BRISTOL, Conn. -- Will Muschamp had no idea when he accepted a commitment from Jake Bentley this spring that he would be adding him as a South Carolina quarterback for the 2016 season.
It wasn’t until a few weeks later, when Muschamp assistant Bobby Bentley -- Jake’s father -- informed him that his son could complete high school a year early, that Muschamp added another contender into a wide-open position battle.
“After the signing date had gone through, Jake had taken some visits and looked at some different places and what he was interested in,” Muschamp said during Monday’s visit to the “SEC Car Wash” on the ESPN campus. He kind of decided he wanted to be at South Carolina, so he let me know about that -- nothing [to] let me know he’s coming early.
“And then after about a month or so, I think he and his father had some conversations about, ‘You know, I’m only taking one class, where I could take [it] right now if I wanted to. I can complete the class. I’d like to go ahead and get started.’”
At the time of his initial commitment to South Carolina, ESPN rated the 6-foot-4 Bentley as the No. 33 overall prospect in the 2017 class and as the No. 2 pocket passer. Soon he was no longer a 2017 prospect at all -- following a trend that is slightly more common in college basketball, even if it was nearly unheard of in football.
Basketball players like Andre Dawkins of Duke and 2013-14 SEC Player of the Year Scottie Wilbekin, who starred at Muschamp’s old stomping grounds in Florida, also skipped their senior seasons of high school and jumped straight into college.
“Kids now, in seventh and eighth grade, are taking high school-level classes and they’re getting credit, so I think it’s going to happen more and more,” Muschamp said.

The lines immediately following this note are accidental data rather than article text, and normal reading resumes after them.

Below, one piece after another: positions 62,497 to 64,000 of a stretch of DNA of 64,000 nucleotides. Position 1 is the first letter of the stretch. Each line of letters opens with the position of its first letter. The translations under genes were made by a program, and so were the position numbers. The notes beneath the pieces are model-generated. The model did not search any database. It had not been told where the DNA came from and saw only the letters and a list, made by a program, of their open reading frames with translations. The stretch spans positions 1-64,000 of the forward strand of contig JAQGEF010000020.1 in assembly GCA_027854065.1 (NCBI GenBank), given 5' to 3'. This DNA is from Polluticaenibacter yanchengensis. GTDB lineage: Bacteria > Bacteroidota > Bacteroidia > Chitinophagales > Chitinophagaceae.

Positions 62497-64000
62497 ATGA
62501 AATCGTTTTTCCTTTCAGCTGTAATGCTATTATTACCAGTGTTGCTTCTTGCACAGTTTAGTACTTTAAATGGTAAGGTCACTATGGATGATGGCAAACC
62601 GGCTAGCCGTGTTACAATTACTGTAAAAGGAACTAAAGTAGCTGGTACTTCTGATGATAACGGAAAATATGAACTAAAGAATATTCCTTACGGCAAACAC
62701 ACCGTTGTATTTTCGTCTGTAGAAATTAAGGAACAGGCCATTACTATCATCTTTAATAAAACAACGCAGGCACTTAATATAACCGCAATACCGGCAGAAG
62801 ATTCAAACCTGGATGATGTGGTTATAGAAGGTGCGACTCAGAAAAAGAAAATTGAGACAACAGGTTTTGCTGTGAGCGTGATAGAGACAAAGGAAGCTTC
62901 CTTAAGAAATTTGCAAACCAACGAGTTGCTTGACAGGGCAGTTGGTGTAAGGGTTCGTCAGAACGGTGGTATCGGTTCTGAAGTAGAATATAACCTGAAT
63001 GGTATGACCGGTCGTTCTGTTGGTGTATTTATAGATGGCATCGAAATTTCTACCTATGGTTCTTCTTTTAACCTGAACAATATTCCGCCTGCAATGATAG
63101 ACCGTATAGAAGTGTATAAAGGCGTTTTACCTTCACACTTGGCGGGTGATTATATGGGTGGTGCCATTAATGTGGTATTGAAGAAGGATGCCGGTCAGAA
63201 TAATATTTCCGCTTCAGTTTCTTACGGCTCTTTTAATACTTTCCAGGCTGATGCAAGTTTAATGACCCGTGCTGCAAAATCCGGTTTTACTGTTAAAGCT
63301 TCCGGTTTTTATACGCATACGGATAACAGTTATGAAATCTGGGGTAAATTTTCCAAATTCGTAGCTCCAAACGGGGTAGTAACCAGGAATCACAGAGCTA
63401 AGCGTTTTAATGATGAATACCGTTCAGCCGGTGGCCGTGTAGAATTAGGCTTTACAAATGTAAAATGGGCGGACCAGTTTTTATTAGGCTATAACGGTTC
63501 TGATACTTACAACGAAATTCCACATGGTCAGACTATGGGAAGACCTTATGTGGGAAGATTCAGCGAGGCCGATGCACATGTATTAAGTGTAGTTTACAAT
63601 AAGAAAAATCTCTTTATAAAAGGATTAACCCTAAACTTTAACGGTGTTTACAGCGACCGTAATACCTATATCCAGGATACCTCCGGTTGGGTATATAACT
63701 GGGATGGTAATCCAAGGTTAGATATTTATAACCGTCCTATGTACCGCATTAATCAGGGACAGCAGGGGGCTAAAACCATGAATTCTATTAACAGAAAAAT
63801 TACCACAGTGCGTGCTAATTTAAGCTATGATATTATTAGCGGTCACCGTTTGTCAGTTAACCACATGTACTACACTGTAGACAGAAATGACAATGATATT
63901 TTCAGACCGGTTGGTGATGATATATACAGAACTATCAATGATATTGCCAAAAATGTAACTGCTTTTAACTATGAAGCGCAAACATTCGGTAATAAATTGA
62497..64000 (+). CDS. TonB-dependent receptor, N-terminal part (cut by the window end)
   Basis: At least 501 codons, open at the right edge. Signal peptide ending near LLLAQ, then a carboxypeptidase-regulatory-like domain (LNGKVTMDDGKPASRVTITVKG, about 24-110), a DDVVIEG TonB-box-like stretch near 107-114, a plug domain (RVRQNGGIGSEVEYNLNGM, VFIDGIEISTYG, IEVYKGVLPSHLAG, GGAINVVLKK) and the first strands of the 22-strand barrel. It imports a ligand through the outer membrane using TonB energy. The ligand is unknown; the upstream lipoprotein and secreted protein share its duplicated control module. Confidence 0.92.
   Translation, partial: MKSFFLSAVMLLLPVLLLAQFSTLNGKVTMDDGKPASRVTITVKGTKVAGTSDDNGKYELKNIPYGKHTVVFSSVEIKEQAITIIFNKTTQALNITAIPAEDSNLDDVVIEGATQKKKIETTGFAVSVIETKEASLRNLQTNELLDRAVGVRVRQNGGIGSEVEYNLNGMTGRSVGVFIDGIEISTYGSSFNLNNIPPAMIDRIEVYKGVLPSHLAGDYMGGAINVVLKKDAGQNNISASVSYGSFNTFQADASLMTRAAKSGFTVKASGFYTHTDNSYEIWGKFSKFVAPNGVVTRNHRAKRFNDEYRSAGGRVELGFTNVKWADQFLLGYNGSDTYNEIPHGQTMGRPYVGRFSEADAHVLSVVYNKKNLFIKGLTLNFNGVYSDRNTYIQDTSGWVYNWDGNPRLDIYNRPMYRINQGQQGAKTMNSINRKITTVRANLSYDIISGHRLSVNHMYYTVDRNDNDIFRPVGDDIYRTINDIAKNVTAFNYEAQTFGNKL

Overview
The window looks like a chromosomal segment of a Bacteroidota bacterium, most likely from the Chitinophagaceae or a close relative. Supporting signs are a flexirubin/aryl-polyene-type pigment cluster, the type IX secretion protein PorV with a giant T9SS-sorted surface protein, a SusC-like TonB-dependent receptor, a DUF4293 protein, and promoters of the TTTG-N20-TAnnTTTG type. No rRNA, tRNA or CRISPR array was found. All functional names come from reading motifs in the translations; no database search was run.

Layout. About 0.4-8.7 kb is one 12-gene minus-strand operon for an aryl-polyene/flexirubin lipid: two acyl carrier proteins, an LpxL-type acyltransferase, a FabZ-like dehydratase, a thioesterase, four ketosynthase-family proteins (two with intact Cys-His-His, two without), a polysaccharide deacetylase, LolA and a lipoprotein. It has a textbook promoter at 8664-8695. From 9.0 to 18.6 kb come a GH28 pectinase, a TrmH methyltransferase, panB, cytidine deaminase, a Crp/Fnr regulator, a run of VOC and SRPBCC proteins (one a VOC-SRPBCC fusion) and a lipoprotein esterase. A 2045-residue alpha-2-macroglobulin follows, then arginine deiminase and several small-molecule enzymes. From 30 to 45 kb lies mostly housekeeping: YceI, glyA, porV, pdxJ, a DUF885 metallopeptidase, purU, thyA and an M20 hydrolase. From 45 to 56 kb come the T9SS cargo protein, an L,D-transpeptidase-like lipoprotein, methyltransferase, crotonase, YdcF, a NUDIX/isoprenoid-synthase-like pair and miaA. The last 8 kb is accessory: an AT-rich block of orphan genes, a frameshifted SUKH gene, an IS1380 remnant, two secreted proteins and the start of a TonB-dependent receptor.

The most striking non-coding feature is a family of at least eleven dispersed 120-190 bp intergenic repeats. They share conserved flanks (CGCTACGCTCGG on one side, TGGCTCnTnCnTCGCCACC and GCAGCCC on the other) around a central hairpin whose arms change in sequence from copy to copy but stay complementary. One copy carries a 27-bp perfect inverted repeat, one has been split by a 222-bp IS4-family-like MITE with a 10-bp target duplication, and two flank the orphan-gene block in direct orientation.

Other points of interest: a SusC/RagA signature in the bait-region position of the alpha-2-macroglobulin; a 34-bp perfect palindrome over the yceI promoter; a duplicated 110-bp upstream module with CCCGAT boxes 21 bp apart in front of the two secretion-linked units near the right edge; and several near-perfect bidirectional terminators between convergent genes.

Bentley took an unusual route to becoming a college player, but he will hear the same message that Muschamp delivers to all freshmen once preseason camp opens in two weeks.
“I don’t treat Jake any different than I treat every freshman,” Muschamp said. “Come in, compete, we’re going to play the best players. If you’re one of the best players at your position, you’ll play. And if you’re the best, you’ll start.”
Bentley is one of two freshmen -- the other is early enrollee Brandon McIlwain, ESPN’s No. 118 overall prospect in the 2016 class -- competing at a position that has been shaky for South Carolina over the past year.
Only Perry Orth, who passed for 1,929 yards, 12 touchdowns and nine interceptions in 12 games last season, is back in more or less the same role he played last season. Connor Mitch, who started the 2015 opener against North Carolina, has left the program. Backup Michael Scarnecchia is out for the season following shoulder surgery. And Lorenzo Nunez, who started twice last year, will split time between wide receiver and quarterback.
“We’ve got to make sure he’s got a comfort level with what we’re doing, but situationally he’s going to help us at quarterback regardless,” Muschamp said of Nunez. “So we’ll work through that in camp. We’re going to practice the first four practices as split squad, so those guys will be getting plenty of reps as far as the quarterback position is concerned.”
That’s where Bentley will get a chance to prove that he can make a difference this season. McIlwain has a head start after gaining valuable experience this spring -- especially after Orth broke his collarbone and missed the back end of spring practice -- but Bentley adds more promising talent at a position that needed an upgrade.
Muschamp made it clear on Monday that he has an open mind about the competition, emphasizing that, “We’re going to do what it takes to win. If he’s the best at his position, we’ll see what happens.”
“It’s good to have quality depth. I do think that we’ve got some ability at the position,” Muschamp added. “Lorenzo’s going to play both quarterback and receiver. So there’ll be enough reps, especially early in camp, to define where everything is.”